Until Thoreau arrived to make acquaintance with its hard yet fascinating personality, Cape Cod remained unknown and almost unseen, though often visited and written about by tourists and students of nature. Something in the asceticism, or the directness, or the amazing keenness, of Thoreau's mind brought him into sympatnetic understanding of the thing he saw, and he interpreted the level stretches of shore with absolute fidelity. In these pages the melancholy land looks as "long, lank, and brown" as it looks lying under the gray autumn sky.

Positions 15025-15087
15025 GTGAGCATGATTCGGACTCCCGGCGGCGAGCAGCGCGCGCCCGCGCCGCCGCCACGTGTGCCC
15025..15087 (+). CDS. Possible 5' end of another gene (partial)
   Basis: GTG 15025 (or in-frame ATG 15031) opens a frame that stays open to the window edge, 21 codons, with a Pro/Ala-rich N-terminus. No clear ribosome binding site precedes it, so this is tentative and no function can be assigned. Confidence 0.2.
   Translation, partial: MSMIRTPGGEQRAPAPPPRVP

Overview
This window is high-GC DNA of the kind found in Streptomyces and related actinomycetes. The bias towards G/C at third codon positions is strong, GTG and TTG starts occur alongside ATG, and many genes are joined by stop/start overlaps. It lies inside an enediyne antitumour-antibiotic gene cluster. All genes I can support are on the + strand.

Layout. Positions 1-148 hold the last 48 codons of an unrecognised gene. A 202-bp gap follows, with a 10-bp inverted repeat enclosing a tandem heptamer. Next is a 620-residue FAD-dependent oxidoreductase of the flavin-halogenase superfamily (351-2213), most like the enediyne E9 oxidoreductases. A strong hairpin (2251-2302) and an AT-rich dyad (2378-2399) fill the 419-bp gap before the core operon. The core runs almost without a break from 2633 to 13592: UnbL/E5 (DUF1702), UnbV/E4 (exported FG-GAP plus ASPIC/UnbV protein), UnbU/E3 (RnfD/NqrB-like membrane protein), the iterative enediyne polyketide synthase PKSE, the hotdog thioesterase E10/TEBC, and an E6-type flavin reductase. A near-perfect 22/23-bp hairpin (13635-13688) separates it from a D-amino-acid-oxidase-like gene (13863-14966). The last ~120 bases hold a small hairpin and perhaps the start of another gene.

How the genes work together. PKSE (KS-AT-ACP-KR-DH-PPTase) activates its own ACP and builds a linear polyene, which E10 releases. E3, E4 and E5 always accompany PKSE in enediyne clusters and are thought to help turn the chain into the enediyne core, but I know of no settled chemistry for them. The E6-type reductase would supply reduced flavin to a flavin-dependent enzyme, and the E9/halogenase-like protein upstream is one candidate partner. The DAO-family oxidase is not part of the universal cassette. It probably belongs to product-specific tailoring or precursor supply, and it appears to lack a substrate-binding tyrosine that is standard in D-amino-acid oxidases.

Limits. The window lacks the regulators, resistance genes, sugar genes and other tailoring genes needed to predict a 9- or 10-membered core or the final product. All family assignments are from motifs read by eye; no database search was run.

clothes on a rock; further, a woman's scarf, a gown, a straw bonnet, the brig's caboose, and one of her masts high and dry, broken into several pieces. In another rocky cove, several rods from the water, and behind rocks twenty feet high, lay a part of one side of the vessel, still hanging together. It was, perhaps, forty feet long, by fourteen wide. I was even more surprised at the power of the waves, exhibited on this shattered fragment, than I had been at the sight of the smaller fragments before. The largest timbers and iron braces were broken superfluously, and I saw that no material could withstand the power of the waves; that iron must go to pieces in such a case, and an iron vessel would be cracked up like an egg-shell on the rocks. Some of these timbers, however, were so rotten that I could almost thrust my umbrella through them. They told us that some were saved on this piece, and also showed where the sea had heaved it into this cove, which was now dry. When I saw where it had come in, and in what